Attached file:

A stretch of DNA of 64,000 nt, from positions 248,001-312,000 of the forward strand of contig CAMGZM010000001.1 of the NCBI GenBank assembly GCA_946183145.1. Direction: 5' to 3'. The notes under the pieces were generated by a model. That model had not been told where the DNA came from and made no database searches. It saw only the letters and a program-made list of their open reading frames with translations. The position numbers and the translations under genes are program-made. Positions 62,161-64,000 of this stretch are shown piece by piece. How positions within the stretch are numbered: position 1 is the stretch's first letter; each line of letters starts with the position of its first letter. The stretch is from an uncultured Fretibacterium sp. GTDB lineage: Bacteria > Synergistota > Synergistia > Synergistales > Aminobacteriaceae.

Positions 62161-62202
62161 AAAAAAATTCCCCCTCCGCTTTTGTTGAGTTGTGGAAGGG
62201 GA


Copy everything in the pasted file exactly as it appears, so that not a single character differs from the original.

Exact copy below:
A stretch of DNA of 64,000 nt, from positions 248,001-312,000 of the forward strand of contig CAMGZM010000001.1 of the NCBI GenBank assembly GCA_946183145.1. Direction: 5' to 3'. The notes under the pieces were generated by a model. That model had not been told where the DNA came from and made no database searches. It saw only the letters and a program-made list of their open reading frames with translations. The position numbers and the translations under genes are program-made. Positions 62,161-64,000 of this stretch are shown piece by piece. How positions within the stretch are numbered: position 1 is the stretch's first letter; each line of letters starts with the position of its first letter. The stretch is from an uncultured Fretibacterium sp. GTDB lineage: Bacteria > Synergistota > Synergistia > Synergistales > Aminobacteriaceae.

Positions 62161-62202
62161 AAAAAAATTCCCCCTCCGCTTTTGTTGAGTTGTGGAAGGG
62201 GA